Most private thing I’m willing to admit here: I’m said to have a bit of a temper. Just take a look at my hissing fumaroles and boiling mud pots—all evidence of my fiery past as an active volcano. I’ve been working on my anger issues and haven’t had an “incident” since May 22, 1915. I heard they found volcanic ash as far away as 200 miles to the east. Oops!

Why you should visit Lassen Volcanic National Park

Don’t let this scare you. I’m a safe place to visit so long as you stick to trails . Some people even think I’m more beautiful when I’m steaming. Check out Bumpass Hell and Sulphur Works to see my super-heated steam surfacing through fractures in the earth to form fumaroles.

Heritage: The Lassen area was a meeting point for at least four American Indian groups: Atsugewi, Yana, Yahi, and Maidu. Due to weather, the area was mostly used for hunting and gathering in the warmer months. Tribal descendants still live in the area and are valuable partners to the park. The most notable in recent history was Ishi Ishi, regarded as the last of the Yahi A Yahi Indians. Ishi turned up in Oroville, Calif. in 1911. He never mixed with outsiders before, and his tribe was thought to be nonexistent. Ishi was considered the last stone age survivor in the United States.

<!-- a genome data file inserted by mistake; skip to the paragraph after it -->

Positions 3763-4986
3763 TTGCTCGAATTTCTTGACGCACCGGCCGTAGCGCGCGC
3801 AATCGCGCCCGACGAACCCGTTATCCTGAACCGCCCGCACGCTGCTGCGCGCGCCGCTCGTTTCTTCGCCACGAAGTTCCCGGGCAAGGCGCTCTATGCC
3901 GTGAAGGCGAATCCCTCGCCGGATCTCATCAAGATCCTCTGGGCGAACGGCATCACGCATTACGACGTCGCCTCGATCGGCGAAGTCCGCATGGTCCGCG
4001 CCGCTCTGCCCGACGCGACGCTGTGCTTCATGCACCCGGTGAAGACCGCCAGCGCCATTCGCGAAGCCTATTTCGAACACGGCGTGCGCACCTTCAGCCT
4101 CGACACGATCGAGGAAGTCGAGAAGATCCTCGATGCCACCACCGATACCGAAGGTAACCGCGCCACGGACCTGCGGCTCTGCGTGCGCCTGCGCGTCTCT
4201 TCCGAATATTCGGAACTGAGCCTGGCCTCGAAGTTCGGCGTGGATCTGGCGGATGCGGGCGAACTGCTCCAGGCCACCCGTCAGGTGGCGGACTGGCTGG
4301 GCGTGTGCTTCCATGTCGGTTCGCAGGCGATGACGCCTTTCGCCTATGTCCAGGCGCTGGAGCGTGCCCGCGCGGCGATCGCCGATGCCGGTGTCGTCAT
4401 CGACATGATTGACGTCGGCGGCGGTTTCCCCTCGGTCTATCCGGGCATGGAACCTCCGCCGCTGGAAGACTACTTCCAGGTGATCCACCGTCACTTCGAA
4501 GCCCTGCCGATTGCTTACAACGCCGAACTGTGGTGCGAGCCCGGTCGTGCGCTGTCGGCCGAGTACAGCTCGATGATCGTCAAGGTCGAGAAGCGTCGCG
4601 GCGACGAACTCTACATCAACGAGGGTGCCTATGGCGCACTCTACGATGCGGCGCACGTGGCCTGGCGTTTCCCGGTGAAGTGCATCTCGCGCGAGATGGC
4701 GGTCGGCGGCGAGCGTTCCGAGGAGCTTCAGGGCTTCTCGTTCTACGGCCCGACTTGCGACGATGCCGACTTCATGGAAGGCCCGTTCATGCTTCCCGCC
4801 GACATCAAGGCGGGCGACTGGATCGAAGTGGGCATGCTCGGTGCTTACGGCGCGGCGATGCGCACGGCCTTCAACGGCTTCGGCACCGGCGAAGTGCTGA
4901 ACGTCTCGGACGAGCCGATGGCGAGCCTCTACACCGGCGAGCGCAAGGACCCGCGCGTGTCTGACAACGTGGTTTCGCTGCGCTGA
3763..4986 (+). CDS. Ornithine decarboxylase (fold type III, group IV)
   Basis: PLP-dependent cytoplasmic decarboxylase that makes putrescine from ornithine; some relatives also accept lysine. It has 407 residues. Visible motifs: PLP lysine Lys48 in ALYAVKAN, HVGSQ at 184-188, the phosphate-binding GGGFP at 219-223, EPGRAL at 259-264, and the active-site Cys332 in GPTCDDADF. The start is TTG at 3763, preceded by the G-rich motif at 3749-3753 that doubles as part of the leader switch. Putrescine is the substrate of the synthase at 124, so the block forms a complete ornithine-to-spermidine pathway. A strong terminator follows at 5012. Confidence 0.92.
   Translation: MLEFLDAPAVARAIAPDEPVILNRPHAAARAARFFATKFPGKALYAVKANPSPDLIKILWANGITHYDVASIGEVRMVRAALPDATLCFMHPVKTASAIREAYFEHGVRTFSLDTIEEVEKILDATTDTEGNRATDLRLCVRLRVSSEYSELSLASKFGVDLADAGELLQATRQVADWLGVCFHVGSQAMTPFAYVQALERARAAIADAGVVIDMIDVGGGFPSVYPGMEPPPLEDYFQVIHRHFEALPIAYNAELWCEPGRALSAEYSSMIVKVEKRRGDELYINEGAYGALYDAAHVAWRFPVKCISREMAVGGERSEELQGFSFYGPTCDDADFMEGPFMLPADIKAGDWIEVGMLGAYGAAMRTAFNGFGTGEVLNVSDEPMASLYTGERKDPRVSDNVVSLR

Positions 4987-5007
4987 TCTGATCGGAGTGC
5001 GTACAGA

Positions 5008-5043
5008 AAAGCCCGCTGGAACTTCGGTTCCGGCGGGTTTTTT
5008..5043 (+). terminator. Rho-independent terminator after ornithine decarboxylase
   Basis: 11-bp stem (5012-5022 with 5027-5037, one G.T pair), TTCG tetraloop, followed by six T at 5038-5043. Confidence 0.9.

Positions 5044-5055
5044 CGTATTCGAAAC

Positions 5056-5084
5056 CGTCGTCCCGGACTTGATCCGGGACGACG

Favorite animal: I adore pikas! These cute and cuddly mammals are hamster-sized, but are related to the rabbit family. They’re only about six inches long and weigh six ounces, with big, round ears. Heart emoji!

Sadly, research suggests that pikas are being lost from lower elevations in some areas in response to increased global warming. I don’t have kids, but I have adopted a pika! You can too—.

How I like to spend the weekend: On horseback. Whether you’re a seasoned rider or a total newbie, I can set you up on a memorable ride. A great place to start is a trek to Boiling Springs Lake, aka the biggest acid lake in the United States. The entire ride takes about an hour, making it perfect for families. .

Why you should visit Lassen Volcanic National Park